in the morning to put it on before he wakes up.

Babe and Chad get off at the third floor, leaving Pilot and me alone in the elevator as we head up to six. When we get to our room, the lights are dimmer than before, and there are bodies asleep in two of the beds in the far left corner.

Pilot sighs and collapses onto his bed with a grin. “I’m gonna crash. I’m knackered.”

I snort. “
Knackered
sounds
so wrong without an English accent.”

Quietly, I maneuver my suitcase out of the locker and roll myself to the other end of the room. There’s another door here, and it must lead to the bathroom. When I push it open, heavenly light blazes out into the sleeping area. I stumble in as quickly as possible and lock the door behind me.

It’s a restroom. There’s another door across from this door, which
suggests that you can enter from another room as well. Joy. I lock that door too before catching sight of myself in the mirror. My mass of blond hair looks matted and disheveled.

I strip down and switch out my boots for flip-flops before stepping into the shower with my travel soaps. It’s a tiny claustrophobic white rectangle. I imagine this is what it’d be like to stand vertically in a casket
lined with
white tile. I close the flimsy plastic curtain behind me and look for a shower dial. There’s only a button.
One button
. A giant, rounded silver dome amongst the tiles.
What the fudge?

I step as far out of the way of the showerhead as possible (not far at all; any oncoming water will be inescapable) and smash my hand against the button. Water sprays out of the showerhead right onto
my face. It’s warm, but nowhere near comfortable levels. I sigh, speeding through my cleaning ritual. About twenty seconds into wetting my hair, the water goes off.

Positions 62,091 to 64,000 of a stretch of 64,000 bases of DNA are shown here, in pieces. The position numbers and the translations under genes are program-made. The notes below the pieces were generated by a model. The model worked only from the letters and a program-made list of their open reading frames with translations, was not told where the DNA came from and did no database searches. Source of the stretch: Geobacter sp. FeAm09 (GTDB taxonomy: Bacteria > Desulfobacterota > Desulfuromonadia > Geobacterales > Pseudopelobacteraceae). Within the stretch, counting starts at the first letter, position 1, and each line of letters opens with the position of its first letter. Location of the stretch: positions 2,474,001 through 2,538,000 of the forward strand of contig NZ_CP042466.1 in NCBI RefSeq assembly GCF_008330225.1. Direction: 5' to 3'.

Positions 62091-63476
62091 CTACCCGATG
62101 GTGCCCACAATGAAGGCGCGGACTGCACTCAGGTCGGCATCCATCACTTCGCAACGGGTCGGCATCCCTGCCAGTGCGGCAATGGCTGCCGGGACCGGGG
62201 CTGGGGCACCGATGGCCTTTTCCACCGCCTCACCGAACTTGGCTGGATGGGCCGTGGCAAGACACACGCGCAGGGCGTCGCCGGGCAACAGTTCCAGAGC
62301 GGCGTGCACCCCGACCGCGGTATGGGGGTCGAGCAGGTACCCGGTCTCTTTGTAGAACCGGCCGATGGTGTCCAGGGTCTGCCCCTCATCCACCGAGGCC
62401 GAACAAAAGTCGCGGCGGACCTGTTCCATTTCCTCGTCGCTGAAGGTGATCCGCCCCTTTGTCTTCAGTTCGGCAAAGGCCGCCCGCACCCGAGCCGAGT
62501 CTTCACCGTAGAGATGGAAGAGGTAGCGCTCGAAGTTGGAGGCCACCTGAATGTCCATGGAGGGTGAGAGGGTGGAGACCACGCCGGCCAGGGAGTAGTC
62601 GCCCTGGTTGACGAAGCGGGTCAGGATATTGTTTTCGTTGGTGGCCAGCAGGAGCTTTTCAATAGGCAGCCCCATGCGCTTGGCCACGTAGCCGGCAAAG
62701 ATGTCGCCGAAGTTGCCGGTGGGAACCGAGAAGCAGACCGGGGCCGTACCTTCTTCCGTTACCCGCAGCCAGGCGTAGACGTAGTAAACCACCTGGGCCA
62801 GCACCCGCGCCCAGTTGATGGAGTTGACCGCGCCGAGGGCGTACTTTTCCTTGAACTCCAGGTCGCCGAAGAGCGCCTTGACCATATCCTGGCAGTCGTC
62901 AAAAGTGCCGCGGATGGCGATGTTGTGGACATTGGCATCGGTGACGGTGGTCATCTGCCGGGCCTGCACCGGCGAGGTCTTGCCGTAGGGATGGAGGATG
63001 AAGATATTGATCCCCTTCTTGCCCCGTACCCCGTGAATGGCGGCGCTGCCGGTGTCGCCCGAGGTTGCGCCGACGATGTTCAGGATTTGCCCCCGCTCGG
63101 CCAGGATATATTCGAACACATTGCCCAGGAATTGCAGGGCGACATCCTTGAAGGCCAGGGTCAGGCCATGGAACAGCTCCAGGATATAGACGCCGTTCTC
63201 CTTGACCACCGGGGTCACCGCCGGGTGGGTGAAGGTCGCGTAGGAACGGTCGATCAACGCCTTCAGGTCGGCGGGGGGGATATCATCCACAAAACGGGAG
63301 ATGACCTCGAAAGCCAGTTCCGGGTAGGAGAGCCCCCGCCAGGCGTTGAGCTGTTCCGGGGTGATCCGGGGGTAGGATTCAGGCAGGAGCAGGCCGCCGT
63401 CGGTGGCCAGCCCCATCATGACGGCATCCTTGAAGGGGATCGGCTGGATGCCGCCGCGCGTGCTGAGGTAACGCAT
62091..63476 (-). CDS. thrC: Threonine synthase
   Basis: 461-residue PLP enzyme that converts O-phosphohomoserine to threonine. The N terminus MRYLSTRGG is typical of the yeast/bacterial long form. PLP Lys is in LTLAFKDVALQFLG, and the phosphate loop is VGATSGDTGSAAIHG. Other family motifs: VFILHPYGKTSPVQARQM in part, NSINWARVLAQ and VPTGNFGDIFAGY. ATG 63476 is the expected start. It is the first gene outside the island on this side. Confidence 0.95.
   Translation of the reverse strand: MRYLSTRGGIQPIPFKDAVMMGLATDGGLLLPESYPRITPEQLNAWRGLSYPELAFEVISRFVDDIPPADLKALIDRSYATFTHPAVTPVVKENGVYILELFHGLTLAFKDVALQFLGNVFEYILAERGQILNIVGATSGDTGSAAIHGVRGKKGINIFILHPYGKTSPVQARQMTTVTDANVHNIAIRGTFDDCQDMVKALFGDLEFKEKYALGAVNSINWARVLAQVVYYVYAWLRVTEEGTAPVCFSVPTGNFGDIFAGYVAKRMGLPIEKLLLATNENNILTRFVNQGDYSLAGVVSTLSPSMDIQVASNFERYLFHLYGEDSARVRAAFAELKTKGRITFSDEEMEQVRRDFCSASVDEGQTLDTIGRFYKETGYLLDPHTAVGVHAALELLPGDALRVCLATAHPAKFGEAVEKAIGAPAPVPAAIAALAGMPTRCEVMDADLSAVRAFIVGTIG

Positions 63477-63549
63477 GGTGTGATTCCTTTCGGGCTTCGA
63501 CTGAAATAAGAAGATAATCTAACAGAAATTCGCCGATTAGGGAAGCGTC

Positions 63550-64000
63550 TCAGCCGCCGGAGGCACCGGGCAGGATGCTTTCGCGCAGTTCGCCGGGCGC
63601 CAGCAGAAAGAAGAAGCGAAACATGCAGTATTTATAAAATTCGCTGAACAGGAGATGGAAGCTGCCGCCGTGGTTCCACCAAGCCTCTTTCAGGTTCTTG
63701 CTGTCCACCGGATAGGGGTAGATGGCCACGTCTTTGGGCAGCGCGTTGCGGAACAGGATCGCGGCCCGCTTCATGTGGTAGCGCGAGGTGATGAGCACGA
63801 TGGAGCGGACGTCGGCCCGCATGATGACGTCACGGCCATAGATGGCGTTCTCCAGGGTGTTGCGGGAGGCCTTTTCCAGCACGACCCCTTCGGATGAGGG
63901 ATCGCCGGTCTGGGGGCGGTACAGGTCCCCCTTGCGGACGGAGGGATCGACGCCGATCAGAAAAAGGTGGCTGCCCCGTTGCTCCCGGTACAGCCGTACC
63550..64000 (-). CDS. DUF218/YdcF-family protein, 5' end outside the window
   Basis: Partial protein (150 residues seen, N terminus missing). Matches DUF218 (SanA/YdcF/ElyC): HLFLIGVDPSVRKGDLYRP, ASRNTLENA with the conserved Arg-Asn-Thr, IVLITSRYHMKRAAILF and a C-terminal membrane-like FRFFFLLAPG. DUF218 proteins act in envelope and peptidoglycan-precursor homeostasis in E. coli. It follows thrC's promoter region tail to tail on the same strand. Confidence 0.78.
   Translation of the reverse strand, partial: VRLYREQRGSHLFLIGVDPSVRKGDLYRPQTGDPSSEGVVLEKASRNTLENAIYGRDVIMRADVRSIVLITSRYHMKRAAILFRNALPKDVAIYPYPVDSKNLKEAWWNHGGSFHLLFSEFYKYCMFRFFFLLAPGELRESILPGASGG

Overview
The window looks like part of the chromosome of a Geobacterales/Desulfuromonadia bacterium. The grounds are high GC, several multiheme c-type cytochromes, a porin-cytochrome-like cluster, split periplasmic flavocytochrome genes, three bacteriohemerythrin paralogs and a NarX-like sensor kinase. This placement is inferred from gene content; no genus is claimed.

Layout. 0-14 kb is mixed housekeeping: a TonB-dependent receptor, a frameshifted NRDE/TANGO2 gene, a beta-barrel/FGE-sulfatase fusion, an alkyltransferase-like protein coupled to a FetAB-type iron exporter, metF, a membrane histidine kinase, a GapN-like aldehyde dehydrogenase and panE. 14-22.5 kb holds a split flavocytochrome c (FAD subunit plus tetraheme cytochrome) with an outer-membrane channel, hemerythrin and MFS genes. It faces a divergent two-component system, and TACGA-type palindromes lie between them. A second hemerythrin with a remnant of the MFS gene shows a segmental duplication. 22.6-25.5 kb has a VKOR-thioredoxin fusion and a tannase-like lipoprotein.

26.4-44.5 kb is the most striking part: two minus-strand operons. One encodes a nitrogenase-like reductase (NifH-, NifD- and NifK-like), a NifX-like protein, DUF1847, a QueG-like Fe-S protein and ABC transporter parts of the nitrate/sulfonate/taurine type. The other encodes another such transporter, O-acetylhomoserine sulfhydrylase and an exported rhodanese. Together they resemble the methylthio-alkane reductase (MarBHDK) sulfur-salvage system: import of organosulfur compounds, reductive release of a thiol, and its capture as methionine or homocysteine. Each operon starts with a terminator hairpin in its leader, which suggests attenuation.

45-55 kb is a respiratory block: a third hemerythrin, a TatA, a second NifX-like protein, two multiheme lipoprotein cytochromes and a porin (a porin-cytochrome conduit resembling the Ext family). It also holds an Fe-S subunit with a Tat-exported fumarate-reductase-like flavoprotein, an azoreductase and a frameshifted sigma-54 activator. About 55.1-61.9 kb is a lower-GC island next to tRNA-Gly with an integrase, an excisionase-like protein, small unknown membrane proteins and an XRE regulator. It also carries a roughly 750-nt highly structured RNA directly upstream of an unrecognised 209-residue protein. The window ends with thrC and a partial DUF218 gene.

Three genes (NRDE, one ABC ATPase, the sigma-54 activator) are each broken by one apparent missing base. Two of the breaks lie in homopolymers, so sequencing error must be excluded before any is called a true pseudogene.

And now I’m freezing.

“Are you kidding me?”

Oops, I didn’t mean to say that out loud. I smash my hand against the button again. More lukewarm water falls over me. I soap up my hair. Forty-five seconds later, the water turns off
again. Deadpan, I smack the button. What the heck is this shower that only turns on in forty-five-second spurts?

Five minutes later, I step out, seething, and pull on a tank top and sweatpants. Do I have to wear a bra? I bra up. I’m not ready to be walking around braless in a room alone with Pilot and two strangers. After brushing my teeth and taking several deep breaths, I exit the bathroom.

It looks like I had nothing to worry about. Pilot’s already asleep. He lies on his side, facing the door. I tiptoe over and slide into the bed next to his, shifting myself into a comfortable position, facing his back, when suddenly Pilot turns to look at me. I nervously yank the thin white blanket up to my neck.

“Night, Shane,” he murmurs sleepily.

“Night,” I whisper as he turns back toward the
door.